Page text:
Fast forwarding again to April 2021, an incident happened that changed my mind about buying a new laptop. I was using my 2015 MacBook Pro to write one of the reading list blog posts for this blog. As I was writing it and browsing between some tabs in my web browser, the MacBook Pro became uncomfortably warm. Warm enough that while I had it on my lap as I was typing I had to stop and put the laptop aside as it was getting uncomfortable. I wasn’t even doing anything particularly intense! A couple tabs in Firefox and a MarsEdit window shouldn’t be making a laptop this warm. So, after that I made the decision to get myself one of these M1 MacBook Airs as a replacement device.
The Trade-In Process
As part of this process of getting a new laptop I also wanted to get rid of this MacBook Pro I had. I decided to use Apple’s trade-in program to do this. It was quite simple and hassle free. When I put in the order, I also added a trade-in into the process. I got sent a trade-in kit via UPS, I put the old laptop and the charger brick in the packaging as per the instructions, sealed it up and dropped it off at the nearest UPS store. A few days later I got a refund for the amount of the trade-in directly to the payment method I used to order the new laptop. All in all, nice and simple. I could have possibly sold the old laptop via a different method for more but I didn’t want to deal with the hassle of dealing with possible buyers and other such problems.
So some hardware specs:
- 8-core CPU and 7-core GPU (there is an optional 8-core GPU model)
- 16GB of RAM (the base model comes with 8GB)
- 512GB of SSD storage (the base model comes with 256GB)
- Space Grey colour
The basic reason I opted to upgrade the RAM and storage from the base model is mostly just a bit of future proofing. I want to keep using this machine for a while and I wanted to make sure I had enough RAM and storage to meet any future needs. Also, you cannot add those on later so better to spend a bit more now than regret it down later. I wasn’t particularly eager to repeat the mistake I made when I bought that 2015 MacBook Pro with base model specs.
As for the colour choice, the other two options were Silver and Gold. Silver was just a little too boring for me and the Gold colour isn’t really my style, so I opted for the Space Grey colour instead. I wish that these laptops came in the fun colours that the new M1 iMac comes in.. I would have loved to be able to match this laptop with the blue of my iPhone 12.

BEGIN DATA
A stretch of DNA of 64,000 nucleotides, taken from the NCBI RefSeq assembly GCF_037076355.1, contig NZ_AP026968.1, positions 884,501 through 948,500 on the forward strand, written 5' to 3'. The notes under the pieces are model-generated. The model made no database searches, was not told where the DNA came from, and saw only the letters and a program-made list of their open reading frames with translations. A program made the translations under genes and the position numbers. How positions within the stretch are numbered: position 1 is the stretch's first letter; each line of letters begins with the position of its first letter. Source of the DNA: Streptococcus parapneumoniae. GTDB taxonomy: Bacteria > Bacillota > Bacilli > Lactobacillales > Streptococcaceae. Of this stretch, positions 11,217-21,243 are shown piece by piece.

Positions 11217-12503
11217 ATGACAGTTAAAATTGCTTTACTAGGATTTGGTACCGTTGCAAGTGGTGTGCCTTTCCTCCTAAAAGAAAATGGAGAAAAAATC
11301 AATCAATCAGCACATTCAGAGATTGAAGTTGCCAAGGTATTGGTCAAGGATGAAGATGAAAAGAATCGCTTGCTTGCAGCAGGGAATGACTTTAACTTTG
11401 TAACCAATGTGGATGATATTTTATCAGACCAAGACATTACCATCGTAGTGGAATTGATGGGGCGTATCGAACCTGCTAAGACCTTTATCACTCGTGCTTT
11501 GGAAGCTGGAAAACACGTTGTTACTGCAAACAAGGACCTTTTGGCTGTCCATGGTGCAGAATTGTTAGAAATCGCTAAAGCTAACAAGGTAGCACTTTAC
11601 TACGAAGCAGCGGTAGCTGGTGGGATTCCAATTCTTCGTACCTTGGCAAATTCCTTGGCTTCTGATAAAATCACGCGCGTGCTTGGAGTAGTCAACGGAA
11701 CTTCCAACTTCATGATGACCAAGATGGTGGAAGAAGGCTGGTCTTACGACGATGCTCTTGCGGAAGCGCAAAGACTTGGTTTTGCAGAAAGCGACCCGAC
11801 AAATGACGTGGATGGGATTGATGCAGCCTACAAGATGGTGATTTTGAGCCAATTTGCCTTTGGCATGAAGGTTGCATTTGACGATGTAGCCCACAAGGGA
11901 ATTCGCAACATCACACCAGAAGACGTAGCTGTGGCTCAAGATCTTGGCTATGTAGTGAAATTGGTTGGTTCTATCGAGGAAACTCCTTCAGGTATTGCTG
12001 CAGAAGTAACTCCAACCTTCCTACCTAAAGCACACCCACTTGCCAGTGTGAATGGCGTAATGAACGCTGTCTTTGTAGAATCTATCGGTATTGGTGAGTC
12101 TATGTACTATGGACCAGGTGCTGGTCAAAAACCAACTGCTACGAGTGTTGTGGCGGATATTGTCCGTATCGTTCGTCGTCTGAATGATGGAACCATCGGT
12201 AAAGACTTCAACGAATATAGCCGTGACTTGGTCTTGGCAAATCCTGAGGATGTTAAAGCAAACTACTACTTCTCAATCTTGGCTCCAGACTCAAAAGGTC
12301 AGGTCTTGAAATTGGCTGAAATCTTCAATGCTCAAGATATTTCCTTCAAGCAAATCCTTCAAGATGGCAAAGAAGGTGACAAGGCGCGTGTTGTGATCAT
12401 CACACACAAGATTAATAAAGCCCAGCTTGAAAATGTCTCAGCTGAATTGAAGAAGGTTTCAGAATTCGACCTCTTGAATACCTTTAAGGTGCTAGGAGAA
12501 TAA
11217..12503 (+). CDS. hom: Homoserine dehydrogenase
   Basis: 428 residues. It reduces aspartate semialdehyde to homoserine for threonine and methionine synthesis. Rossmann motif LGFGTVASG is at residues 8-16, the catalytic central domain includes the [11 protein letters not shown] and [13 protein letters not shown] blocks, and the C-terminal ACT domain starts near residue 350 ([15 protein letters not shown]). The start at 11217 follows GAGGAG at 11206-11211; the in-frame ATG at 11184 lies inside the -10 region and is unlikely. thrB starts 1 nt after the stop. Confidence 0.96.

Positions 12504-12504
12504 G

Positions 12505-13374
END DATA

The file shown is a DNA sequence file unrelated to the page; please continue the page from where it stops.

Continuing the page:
First impressions out of the box were: wow, this laptop is light and thin. Coming from a 2015 MacBook Pro, this device felt like a piece of paper rather than a paperweight.
The keyboard is really quite good. After years of hearing about bad laptop keyboards from Apple, I was glad that skipped that entire generation of bad keyboards and landed on the good side. I am typing this review on the M1 MacBook Air and it is an absolute joy to type on. The keys have just enough travel and feedback to feel good about your typing without feeling mushy.
The trackpad is standard Apple fare which is to say its good, nothing to complain about but also nothing to write home about. It is just what I need.
I am greatly enjoying the addition of the TouchID sensor to the device. It is on the right hand corner of the keyboard and using it to unlock the device is painless and works like a charm.
The M1 MacBook Air comes with two USB C (USB 4/Thunderbolt 3) ports on the left side and a 3.5mm headphone jack on the right hand side. This for my use cases is the perfect amount and type of ports. I did buy a USB-C to USB-A dongle and a USB-C to Ethernet dongle for the rare times I will be needing to plug in a USB-A device or Ethernet into this machine but those will be staying in my backpack most of the time. For those curious about the Wi-Fi capabilities, the M1 MacBook Air does come with a WiFi 6 capable chipset.
The Battery Life Situation
Apple’s battery life spec testing says that this M1 MacBook Air can give you up to 15 hours of wireless web browsing and in my day to day usage so far I believe it. This M1 chip really just /sips/ power even when using heavier applications like Mozilla Firefox instead of Safari or web/Electron applications like Spotify or Slack. I haven’t gotten around to fully draining this device’s battery but I’m confident it could last me a full 8 hour work day on battery and then have some juice left over to watch a TV show. Consider me impressed.
It’s Quietly Cold!